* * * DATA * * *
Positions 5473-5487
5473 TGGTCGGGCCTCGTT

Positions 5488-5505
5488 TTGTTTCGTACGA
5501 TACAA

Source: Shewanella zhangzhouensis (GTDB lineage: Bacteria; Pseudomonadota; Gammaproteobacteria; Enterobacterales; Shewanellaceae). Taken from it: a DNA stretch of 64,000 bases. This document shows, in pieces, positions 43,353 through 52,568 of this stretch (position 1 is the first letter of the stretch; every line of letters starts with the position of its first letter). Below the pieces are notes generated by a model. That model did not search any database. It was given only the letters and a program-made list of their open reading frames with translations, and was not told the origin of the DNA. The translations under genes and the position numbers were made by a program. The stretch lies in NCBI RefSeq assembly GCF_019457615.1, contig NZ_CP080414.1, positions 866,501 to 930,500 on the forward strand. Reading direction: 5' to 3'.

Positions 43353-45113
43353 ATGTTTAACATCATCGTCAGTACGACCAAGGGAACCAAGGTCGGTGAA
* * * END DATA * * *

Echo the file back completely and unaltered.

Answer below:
Positions 5473-5487
5473 TGGTCGGGCCTCGTT

Positions 5488-5505
5488 TTGTTTCGTACGA
5501 TACAA

Source: Shewanella zhangzhouensis (GTDB lineage: Bacteria; Pseudomonadota; Gammaproteobacteria; Enterobacterales; Shewanellaceae). Taken from it: a DNA stretch of 64,000 bases. This document shows, in pieces, positions 43,353 through 52,568 of this stretch (position 1 is the first letter of the stretch; every line of letters starts with the position of its first letter). Below the pieces are notes generated by a model. That model did not search any database. It was given only the letters and a program-made list of their open reading frames with translations, and was not told the origin of the DNA. The translations under genes and the position numbers were made by a program. The stretch lies in NCBI RefSeq assembly GCF_019457615.1, contig NZ_CP080414.1, positions 866,501 to 930,500 on the forward strand. Reading direction: 5' to 3'.

Positions 43353-45113
43353 ATGTTTAACATCATCGTCAGTACGACCAAGGGAACCAAGGTCGGTGAA